This page explains how to calculate the present value of a defined benefit pension. A defined benefit pension (sometimes called an annuity) makes monthly benefit payments to a recipient upon retirement. Defined benefit pension plans are common among state and federal employees and many public school teachers. They are less common in private business, where “defined contribution” retirement plans such as 401k’s and 403b’s are more common.

The size of *monthly* benefits in a pension is determined by formulas that vary from employer to employer. The value of the monthly benefit is *not* determined by the amount of money that has been withheld by the employer, or pooled in an account, but by formulas based on such factors as age at retirement, years of service, and level of salary during the final years of employment. Your retirement plan administrator or online calculators for different states or employers can calculate what your future monthly benefit will be.

In some cases, people want to know how much their future, monthly, retirement benefits are worth *right now**, *while they are still working. This is often a question in cases of divorce. Spouses can agree to share the future monthly payments when the pension participant retires, or they can divide the value of the pension in the present. It is easy to divide a 401k or other retirement account in the present because the balance of the account represents the value of the account. It is much more difficult to figure out how much the promise of lifetime, monthly payments 20 years in the future is worth right now.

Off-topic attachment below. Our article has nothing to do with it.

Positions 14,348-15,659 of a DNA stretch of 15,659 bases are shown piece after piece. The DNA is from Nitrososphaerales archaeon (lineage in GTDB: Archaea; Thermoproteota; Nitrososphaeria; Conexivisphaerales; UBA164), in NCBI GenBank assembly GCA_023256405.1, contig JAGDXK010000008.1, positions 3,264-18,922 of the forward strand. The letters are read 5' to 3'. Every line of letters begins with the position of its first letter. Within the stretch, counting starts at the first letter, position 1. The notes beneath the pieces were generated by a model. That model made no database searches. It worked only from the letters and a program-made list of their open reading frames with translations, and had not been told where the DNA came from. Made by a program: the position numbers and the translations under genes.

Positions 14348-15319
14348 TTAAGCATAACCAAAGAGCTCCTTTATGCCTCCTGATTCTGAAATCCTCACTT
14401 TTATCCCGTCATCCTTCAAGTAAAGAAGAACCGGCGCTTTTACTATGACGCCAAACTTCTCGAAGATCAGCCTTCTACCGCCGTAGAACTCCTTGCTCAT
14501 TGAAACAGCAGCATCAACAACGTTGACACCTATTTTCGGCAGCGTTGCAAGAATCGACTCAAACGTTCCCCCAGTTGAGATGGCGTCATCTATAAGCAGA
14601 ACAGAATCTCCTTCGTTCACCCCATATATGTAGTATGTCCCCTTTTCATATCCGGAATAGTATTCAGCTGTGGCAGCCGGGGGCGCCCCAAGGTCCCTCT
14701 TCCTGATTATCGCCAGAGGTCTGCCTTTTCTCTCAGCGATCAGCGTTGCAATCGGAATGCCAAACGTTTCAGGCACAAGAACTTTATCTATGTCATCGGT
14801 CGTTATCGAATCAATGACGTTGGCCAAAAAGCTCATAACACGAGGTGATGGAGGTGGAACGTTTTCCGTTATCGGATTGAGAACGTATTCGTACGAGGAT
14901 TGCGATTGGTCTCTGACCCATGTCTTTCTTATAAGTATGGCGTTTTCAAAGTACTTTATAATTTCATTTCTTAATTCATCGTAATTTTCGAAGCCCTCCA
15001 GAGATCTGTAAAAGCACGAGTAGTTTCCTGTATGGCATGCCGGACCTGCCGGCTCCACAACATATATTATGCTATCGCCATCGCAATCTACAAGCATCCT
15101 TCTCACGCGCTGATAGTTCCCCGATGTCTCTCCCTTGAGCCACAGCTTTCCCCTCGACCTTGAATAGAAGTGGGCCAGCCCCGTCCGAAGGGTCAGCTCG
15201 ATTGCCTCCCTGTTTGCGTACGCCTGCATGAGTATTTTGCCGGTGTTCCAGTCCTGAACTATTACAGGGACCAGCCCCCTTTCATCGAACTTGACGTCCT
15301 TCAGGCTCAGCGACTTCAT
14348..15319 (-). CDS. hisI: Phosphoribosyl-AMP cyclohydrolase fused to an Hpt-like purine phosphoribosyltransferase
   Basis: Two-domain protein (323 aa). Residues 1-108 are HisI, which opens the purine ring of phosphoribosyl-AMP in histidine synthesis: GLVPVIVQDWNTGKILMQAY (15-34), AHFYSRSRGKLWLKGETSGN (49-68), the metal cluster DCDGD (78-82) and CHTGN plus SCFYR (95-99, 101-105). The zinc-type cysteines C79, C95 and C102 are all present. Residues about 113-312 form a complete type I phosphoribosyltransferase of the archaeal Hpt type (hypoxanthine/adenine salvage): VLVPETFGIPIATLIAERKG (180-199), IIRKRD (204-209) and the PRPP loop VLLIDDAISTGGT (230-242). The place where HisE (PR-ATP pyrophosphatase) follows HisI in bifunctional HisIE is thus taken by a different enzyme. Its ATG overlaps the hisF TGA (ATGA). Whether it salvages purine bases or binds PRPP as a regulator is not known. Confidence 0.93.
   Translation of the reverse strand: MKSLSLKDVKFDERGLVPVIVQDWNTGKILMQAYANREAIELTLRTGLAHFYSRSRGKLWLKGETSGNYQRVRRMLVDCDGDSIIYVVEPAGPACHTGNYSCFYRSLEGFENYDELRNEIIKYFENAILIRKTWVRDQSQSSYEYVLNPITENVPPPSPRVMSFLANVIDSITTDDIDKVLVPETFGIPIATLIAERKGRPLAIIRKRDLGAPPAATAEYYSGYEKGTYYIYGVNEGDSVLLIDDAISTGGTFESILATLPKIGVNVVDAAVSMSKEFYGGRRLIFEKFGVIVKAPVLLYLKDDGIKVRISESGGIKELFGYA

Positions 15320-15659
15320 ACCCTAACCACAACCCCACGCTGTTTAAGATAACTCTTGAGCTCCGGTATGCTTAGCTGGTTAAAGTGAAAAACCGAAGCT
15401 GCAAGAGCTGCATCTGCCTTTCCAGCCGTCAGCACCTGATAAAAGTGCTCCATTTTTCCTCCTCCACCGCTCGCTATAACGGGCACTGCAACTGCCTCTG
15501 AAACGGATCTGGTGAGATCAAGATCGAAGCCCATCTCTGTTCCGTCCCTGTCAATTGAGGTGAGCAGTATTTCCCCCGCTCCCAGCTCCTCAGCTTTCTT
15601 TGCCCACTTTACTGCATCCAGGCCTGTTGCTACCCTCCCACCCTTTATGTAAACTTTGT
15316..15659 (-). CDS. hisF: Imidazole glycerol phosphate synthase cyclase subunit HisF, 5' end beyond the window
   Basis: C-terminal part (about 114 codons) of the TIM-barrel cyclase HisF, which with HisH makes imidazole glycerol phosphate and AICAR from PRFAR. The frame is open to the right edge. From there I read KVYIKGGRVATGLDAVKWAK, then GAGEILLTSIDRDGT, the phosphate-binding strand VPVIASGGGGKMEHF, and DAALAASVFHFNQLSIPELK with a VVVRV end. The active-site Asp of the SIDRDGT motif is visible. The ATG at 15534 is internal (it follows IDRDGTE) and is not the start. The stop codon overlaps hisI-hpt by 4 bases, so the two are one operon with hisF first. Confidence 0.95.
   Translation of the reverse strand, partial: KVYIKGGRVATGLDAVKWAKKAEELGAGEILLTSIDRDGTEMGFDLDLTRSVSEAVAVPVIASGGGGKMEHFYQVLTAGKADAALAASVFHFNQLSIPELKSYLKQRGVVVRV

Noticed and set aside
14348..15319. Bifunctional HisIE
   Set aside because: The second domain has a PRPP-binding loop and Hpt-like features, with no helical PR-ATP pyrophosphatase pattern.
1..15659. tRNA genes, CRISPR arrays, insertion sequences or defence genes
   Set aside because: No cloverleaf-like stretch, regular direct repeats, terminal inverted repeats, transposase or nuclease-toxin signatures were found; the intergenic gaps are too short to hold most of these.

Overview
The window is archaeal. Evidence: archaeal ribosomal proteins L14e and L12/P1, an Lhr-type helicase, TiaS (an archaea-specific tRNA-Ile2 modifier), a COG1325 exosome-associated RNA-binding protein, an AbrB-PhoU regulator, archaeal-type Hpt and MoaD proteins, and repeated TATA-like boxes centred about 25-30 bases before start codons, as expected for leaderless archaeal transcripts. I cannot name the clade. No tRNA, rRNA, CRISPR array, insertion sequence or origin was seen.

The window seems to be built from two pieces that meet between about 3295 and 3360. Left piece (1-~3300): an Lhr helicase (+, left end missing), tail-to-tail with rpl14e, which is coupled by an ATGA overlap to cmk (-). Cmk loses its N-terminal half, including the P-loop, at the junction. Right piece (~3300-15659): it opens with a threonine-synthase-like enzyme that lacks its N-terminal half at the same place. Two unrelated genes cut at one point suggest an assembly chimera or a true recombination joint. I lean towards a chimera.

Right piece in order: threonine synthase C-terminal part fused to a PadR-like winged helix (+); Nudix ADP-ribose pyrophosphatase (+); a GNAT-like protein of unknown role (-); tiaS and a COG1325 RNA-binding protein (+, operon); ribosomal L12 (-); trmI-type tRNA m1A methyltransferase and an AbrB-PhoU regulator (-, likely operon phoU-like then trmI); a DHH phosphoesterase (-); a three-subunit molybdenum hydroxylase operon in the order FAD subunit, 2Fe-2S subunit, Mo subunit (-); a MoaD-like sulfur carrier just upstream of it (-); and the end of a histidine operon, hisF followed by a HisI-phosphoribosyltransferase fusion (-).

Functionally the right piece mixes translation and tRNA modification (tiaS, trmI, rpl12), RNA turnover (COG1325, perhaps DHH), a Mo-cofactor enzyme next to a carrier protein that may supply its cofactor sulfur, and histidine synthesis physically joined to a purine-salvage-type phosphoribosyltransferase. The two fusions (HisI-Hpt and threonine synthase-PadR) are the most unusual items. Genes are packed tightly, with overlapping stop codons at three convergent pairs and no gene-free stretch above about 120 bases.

Figuring out how much a pension is worth in the present involves two basic steps:

First, one must calculate the value of the pension at the time when benefits begin, i.e., at the time of retirement. The question is, “How much would one have to pay to be guaranteed the monthly, lifetime benefits that the pension guarantees?” The answer depends on the size of the monthly payment, the age of the recipient, the likelihood that the recipient will survive each year, interest rates, and possible cost-of-living adjustments. The formula for this will be presented below.

Second, one must calculate the amount of money one would need right now to buy that annuity (lifetime monthly payment) in the future, when one retires. If one is 45 and plans to retire at age 65, one would be buying the annuity 20 years in the future. The present value of the pension is *lower* than the cost to buy the annuity at age 65 for two reasons: one might not survive until age 65 (and therefore one would not collect any benefit) and money in the present can earn interest for 20 years and grow to the amount necessary to purchase the annuity at age 65. So the value of the pension at age 65 is “discounted” with 20 years of interest and the probability that the pension participant might not survive those 20 years.